NBC Bay Area
In a Field Poll released on Friday, April 18, 2014, the majority of California voters approved of the state paying for universal preschool, even if it will cost $1.4 billion.
Legislation winding through the state is being pushed with the hope of relieving the pain in the pocketbook for low-income families who want their kids to get an early start for a good education.
Now, a new study suggests that a majority of Californians would support expanding pre-kindergarten to all 4 year olds. And that's a boon for Southern California.
"The majority of children who would benefit from this would be in Southern California, specifically in LA," said Louis Freedberg, a spokesman for EdSource, the company that worked on the poll.
Of the 1,000 California registered voters polled over the phone, 56 percent said they believe that the state government should be doing more to provide young children opportunities to attend preschool.
One of the bills being floated is called Fair Start. Senate President pro Tem Darrell Steinberg, D-Sacramento, the bill's author, believes it would help level the playing field between low-income children and their higher income peers.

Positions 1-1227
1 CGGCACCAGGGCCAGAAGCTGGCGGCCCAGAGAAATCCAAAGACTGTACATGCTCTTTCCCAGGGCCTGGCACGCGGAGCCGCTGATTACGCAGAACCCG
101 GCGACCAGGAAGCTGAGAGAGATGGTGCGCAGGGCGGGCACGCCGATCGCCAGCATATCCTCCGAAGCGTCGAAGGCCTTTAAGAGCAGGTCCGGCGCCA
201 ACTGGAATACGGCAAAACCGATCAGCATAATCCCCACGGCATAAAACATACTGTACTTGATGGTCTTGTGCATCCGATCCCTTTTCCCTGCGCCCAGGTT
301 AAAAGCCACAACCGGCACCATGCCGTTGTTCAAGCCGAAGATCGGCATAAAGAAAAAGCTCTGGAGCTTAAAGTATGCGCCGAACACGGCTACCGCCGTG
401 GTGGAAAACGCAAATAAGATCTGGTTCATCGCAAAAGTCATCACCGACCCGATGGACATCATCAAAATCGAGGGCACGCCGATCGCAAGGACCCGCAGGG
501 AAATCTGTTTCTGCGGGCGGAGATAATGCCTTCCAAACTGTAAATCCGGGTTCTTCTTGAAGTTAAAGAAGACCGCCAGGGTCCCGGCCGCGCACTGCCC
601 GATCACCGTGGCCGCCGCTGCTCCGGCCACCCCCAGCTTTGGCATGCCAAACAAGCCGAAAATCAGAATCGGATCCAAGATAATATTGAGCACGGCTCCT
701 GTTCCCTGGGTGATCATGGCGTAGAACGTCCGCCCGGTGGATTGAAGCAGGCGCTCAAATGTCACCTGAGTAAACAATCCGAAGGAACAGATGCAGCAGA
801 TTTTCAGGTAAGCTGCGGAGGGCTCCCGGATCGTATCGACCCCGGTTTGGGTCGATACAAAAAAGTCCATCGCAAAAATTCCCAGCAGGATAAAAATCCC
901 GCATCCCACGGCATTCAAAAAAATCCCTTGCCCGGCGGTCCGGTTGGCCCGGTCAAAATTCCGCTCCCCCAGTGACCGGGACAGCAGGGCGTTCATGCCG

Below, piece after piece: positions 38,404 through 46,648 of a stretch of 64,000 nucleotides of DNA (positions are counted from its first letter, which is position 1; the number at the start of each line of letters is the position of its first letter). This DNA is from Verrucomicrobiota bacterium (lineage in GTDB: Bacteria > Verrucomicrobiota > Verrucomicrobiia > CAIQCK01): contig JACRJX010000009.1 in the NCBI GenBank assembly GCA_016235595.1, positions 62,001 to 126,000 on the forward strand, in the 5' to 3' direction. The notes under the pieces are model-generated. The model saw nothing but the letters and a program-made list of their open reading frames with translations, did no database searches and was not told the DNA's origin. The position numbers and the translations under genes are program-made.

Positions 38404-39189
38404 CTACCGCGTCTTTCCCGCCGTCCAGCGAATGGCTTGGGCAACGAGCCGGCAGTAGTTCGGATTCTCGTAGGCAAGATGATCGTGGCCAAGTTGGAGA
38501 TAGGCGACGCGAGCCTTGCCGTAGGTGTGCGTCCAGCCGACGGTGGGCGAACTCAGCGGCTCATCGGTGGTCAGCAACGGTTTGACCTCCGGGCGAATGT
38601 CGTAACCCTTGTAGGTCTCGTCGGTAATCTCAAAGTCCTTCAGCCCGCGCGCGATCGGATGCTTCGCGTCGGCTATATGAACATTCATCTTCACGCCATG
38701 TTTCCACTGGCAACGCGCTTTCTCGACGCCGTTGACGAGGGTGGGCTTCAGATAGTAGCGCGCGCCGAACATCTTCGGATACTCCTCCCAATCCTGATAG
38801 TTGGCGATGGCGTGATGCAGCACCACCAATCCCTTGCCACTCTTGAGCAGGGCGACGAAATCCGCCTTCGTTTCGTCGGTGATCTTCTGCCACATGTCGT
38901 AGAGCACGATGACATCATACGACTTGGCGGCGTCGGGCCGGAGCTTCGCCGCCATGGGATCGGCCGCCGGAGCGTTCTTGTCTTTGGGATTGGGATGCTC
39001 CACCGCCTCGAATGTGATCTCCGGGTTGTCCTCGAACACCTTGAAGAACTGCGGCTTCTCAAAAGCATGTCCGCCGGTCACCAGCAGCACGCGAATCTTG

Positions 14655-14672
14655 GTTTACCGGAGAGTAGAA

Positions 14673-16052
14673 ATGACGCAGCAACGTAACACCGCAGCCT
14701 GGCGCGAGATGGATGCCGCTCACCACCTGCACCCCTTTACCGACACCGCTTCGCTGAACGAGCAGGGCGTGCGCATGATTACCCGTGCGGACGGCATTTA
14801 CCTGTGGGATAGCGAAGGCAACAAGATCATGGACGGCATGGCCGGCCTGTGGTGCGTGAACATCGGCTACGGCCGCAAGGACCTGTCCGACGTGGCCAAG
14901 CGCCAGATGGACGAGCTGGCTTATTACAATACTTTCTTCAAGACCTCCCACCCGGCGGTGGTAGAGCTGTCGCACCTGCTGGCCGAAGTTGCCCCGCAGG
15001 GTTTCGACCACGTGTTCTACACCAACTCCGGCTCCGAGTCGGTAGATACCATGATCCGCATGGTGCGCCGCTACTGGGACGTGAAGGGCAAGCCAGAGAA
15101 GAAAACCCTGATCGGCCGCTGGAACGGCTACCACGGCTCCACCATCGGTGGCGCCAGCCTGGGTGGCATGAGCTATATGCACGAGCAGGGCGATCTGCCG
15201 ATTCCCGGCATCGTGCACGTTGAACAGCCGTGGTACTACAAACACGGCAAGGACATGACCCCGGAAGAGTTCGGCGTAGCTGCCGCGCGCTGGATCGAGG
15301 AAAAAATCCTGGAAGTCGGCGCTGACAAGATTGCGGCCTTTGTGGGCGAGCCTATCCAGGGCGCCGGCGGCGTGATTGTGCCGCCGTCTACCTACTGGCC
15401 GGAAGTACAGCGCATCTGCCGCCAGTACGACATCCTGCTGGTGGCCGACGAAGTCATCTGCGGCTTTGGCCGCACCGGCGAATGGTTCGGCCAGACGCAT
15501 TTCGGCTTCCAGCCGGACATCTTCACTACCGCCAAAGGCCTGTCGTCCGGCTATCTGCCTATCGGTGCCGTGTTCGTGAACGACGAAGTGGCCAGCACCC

By the time low-income children have reached their 5th birthday, they are more than two years behind in language development, he said.
"Californians intuitively understand that the more you invest in success up front, the less you spend remediating failure at the end," he said in a press release.
Statewide, 67 percent of children in kindergarten through third grade are identified as low income, English learners or foster youth who need substantial extra support, Steinberg said.
A California Department of Education fiscal analysis estimates that expansion of transitional kindergarten will cost an average of $300 million in additional funding each year for five years, totalling roughly $1.5 billion by the 2019-20 school year.